Peterson, the Utah law professor, said there is a “profound connection” between the current allegations of document fraud and the legal challenges to MERS. He said companies relied on MERS to act as a “proxy mortgagee” and therefore didn’t bother to keep a lot of their paperwork. But courts in some states have become increasingly reluctant to allow foreclosures in MERS’s name. And in May, mortgage giant Fannie Mae forbade foreclosures in MERS’s name for any of its properties nationwide.
“MERS created the illusion of the ability to foreclose when it wasn’t really there, giving a false sense of security to [loan owners] that were careless in maintaining their documents,” he said.
Peterson predicts more litigation will emerge. Although he admits that the paper-based system prescribed by law is clunky, he said counties could argue that lenders’ use of MERS deprived local governments of the fees that would have been paid on all those unrecorded transactions.
“If you start adding up how many recording fees they didn’t pay on assignments, all of a sudden we’re talking about a good chunk of change that county governments could have used to pay their teachers and police officers and firefighters,” he said. “I think that would be a little bit of poetic justice.”
Into the ‘black box’
MERS denies that its system caused the current paperwork problems or that its practices led to the underlying housing marking collapse. Spokewoman Karmela Lejarde wrote in a statement that “without MERS the current mortgage crisis would be even worse.”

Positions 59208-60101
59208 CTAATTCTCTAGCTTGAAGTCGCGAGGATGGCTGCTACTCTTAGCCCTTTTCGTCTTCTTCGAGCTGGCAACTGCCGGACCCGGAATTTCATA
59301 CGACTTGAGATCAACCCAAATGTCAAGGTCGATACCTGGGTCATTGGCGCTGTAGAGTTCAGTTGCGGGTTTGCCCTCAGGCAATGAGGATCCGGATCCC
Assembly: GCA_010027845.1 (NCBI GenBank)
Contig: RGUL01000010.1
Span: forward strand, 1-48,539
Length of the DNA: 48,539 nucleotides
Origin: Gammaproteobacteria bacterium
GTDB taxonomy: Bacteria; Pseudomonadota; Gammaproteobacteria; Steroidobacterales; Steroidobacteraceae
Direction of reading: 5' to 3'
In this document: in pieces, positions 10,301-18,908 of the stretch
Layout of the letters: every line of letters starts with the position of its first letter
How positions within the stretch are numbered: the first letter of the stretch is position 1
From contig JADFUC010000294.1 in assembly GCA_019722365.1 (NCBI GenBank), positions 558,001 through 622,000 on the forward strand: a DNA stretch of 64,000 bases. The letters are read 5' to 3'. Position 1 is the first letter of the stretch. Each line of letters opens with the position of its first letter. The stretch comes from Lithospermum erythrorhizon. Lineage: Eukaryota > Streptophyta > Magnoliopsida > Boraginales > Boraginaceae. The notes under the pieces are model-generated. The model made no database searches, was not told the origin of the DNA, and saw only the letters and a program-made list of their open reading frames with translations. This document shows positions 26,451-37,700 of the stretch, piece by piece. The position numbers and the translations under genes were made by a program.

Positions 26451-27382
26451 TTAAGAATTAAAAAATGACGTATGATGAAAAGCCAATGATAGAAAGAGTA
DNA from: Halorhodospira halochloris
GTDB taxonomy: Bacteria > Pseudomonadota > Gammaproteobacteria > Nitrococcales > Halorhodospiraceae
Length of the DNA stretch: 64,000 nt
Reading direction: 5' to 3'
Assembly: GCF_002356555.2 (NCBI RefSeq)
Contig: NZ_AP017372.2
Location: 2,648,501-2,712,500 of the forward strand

“MERS is the only publicly available comprehensive source for note ownership,” she wrote in a statement on the company’s website.
“While this information is tracked through the MERS System, the paperwork still exists to prove actual legal transfers still occurred. No mortgage ownership documents have disappeared because loans were registered on the MERS System.” Lejarde also said MERS fully complies with recording statutes.
MERS points out that loans’ ownership information can be tracked through its website, http://www.mersinc.org.
But Phillip Gebhardt, of Gebhardt Real Estate and Legal Services in Desoto, said his experience is that MERS is a “black box.” Gebhardt, who represented Robert Bellistri at the state and federal level, said he sometimes spends hours “finding intelligent life at a lender” — that is, calling 1-800-customer service numbers searching for someone with authority to negotiate.
“There are some real-world consequences to this paper mess,” he said. “If you can’t figure out who owns the note on the basis of the paper documents before you, because nothing is recorded, how do you make sense out of the situation?”